02 L2 - Lesson 2: Overview When you complete Lesson 2, you...

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Lesson 2: Overview When you complete Lesson 2, you will be able to discuss: 1. Market rates of interest and the issue of risk and return 2. The yield curve, 3. Defining and measuring risk, 4. Probability distributions and expected rates of return, 5. Risk analysis, 6. Assets held in isolation, 7. Market risk analysis, 8. Assets held in portfolios, 9. Efficient portfolios, and 10. Choosing an optimal portfolio An Overview of Risk and Reward Neither individuals acting on their own behalf nor managers acting for their firms' shareholders should make investment decisions solely on the basis of expected returns - they should assess the riskiness of each investment and then ask whether the expected return is sufficient to compensate for the investment's risk. Risk and Reward 1. Stand-alone risk 2. Portfolio risk 3. Efficient Portfolios Risk is related to the probability of earning a return less than the expected return, and the greater the chance of low or negative returns, the riskier the investment. The next topic is Market Rates of Interest: Yield Curves .
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Market Rates of Interest: Yield Curve Investors make decisions about risk and return by assessing risk relative to a "risk-free" yield. The "risk-free" yield is usually taken to be based on US Treasury securities. Market Rates of Interest 1. US Treasury Bills 2. US Treasury Bonds 3. Yield Curve Question Why is the T-bill return independent of the economy? Answer The T-bill will return the promised 5%, regardless of the economy. Question Do T-bills promise a completely risk-free return? Answer NO. T-bills do not promise a completely risk-free return. T-bills are still exposed to the risk of inflation. However, not much unexpected inflation is likely to occur over a relatively short period. In the current period, the US Treasury Yield Curve defines the "risk-free" yield at various maturities. The next topic is Defining and Measuring Risk .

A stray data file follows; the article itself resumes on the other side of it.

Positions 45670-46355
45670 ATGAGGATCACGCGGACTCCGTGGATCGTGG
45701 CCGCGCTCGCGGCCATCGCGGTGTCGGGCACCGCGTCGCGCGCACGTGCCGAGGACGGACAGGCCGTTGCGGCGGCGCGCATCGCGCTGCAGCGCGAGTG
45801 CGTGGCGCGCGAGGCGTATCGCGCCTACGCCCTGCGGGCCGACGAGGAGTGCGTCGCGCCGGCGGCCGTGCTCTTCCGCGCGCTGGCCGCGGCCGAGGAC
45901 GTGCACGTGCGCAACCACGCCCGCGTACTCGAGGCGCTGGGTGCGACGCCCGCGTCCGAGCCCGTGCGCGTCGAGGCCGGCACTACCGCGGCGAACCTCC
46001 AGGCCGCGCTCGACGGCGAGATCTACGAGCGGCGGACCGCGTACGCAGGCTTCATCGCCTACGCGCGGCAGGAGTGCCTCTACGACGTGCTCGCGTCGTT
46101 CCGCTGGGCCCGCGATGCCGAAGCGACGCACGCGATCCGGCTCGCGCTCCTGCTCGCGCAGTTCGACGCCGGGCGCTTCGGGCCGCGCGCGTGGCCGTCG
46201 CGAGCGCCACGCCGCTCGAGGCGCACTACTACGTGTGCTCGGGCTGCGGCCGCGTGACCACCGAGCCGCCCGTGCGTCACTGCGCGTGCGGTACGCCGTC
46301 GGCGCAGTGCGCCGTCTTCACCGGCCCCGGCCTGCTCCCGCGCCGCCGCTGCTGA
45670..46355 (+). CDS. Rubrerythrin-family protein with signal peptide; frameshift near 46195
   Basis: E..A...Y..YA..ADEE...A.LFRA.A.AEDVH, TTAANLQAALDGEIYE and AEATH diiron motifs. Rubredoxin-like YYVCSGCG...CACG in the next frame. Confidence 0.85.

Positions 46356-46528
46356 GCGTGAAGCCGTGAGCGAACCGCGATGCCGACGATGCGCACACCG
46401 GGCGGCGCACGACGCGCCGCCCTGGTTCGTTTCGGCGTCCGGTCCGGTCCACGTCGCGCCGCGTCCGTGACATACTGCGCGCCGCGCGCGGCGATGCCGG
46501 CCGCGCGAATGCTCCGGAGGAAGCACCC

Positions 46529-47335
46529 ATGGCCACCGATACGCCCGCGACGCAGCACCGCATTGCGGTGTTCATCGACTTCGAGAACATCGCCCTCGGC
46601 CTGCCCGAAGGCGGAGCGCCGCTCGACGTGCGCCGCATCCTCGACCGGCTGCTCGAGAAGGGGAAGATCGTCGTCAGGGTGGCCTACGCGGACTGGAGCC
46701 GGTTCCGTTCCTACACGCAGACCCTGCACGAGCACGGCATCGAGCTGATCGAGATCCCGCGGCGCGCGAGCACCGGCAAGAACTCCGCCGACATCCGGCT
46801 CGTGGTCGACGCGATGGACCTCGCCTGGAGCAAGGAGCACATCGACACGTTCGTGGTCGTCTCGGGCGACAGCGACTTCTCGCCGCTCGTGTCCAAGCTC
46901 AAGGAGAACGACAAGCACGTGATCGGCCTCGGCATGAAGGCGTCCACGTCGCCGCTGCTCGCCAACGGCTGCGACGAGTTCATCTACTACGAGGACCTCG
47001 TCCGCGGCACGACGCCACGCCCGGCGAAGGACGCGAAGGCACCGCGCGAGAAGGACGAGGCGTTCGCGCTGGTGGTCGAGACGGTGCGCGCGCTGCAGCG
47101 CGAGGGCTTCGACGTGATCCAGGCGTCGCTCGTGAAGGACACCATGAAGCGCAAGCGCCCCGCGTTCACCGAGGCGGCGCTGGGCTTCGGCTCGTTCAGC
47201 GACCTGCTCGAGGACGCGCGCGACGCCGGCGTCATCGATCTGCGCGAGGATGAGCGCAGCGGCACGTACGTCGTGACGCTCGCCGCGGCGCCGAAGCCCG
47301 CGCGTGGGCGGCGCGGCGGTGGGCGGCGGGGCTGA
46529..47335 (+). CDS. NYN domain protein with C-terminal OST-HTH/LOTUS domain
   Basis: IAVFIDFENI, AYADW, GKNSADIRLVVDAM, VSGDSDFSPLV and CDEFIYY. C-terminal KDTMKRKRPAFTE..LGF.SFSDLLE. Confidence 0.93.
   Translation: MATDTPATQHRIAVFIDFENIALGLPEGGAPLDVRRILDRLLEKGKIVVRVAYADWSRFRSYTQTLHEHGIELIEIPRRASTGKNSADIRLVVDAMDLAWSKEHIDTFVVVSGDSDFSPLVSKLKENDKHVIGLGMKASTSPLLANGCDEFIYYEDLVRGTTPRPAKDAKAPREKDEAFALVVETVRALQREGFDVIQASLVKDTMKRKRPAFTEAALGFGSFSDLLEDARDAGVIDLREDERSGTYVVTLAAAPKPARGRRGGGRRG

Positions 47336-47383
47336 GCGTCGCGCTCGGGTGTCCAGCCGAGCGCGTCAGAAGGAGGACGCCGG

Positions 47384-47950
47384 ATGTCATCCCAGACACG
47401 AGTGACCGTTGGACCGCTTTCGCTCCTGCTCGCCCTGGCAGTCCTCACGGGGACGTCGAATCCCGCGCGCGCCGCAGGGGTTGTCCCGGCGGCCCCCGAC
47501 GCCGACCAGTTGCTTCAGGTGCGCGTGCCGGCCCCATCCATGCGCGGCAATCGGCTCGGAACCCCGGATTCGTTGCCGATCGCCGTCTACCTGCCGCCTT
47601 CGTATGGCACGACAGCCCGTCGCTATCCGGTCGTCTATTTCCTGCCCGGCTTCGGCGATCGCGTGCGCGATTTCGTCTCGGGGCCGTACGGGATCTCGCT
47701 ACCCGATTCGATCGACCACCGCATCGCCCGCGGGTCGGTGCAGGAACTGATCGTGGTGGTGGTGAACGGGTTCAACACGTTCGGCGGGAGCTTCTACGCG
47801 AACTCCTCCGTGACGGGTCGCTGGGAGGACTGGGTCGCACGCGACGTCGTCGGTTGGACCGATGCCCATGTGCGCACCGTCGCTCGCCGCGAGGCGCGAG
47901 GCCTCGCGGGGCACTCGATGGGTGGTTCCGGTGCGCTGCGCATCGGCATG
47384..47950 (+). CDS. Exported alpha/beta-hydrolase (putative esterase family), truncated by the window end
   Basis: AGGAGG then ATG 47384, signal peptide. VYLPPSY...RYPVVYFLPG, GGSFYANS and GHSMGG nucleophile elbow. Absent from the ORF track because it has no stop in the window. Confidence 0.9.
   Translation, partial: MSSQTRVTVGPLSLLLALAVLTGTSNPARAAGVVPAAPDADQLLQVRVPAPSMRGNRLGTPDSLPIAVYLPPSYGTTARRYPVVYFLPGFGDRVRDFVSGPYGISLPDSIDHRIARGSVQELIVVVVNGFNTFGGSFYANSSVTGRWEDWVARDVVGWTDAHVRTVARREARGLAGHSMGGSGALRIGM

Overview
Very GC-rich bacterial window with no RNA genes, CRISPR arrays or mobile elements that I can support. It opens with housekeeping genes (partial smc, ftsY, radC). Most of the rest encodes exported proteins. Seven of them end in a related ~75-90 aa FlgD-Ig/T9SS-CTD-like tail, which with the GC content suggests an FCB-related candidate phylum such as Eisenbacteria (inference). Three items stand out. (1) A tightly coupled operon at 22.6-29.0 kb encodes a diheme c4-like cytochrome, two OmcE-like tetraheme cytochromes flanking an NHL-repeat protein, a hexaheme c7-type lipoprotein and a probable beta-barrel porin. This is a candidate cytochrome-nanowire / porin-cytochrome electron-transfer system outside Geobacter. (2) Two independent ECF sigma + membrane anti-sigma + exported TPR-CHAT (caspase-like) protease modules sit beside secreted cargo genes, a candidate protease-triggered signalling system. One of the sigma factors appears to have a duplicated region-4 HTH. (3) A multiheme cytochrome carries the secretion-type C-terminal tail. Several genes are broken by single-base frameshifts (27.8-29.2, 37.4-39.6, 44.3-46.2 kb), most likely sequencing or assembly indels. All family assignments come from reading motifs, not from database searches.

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Defining and Measuring Risk We have reviewed risk in previous lessons, but you should always ask yourself, "How much return is required to compensate for a given degree of risk?" Question What exactly is investment risk? Answer Investment risk pertains to the probability of realized returns being less than expected return. The greater the chance of low or negative returns the riskier the investment. Remember: Risk is defined in Webster's as "a hazard; a peril; exposure to loss or injury." The next topic is Probability Distribution and Expected Rates of Return .
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A probability distribution is defined as a set of possible outcomes, with a probability of occurrence attached to each outcome. Probability Distributions Firms can have the same expected return but the variance of that return is a measure of the riskiness of obtaining that return. The next topic is
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02 L2 - Lesson 2: Overview When you complete Lesson 2, you...

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